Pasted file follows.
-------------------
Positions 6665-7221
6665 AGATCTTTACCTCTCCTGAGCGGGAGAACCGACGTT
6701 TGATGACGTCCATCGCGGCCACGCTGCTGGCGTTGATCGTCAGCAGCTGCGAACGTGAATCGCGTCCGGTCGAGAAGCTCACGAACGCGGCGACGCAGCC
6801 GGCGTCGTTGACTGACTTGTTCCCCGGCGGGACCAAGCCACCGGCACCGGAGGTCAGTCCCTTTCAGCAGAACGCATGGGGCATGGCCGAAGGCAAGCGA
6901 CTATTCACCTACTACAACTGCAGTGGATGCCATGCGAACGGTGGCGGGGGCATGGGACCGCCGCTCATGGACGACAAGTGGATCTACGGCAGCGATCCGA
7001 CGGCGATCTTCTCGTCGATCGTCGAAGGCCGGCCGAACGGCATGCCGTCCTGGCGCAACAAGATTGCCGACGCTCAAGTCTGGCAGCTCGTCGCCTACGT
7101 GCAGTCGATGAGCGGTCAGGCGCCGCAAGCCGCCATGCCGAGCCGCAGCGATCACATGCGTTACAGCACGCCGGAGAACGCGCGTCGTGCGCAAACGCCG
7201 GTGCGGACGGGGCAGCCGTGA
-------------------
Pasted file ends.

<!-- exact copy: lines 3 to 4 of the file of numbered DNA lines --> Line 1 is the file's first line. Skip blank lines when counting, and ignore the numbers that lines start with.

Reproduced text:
6701 TGATGACGTCCATCGCGGCCACGCTGCTGGCGTTGATCGTCAGCAGCTGCGAACGTGAATCGCGTCCGGTCGAGAAGCTCACGAACGCGGCGACGCAGCC
6801 GGCGTCGTTGACTGACTTGTTCCCCGGCGGGACCAAGCCACCGGCACCGGAGGTCAGTCCCTTTCAGCAGAACGCATGGGGCATGGCCGAAGGCAAGCGA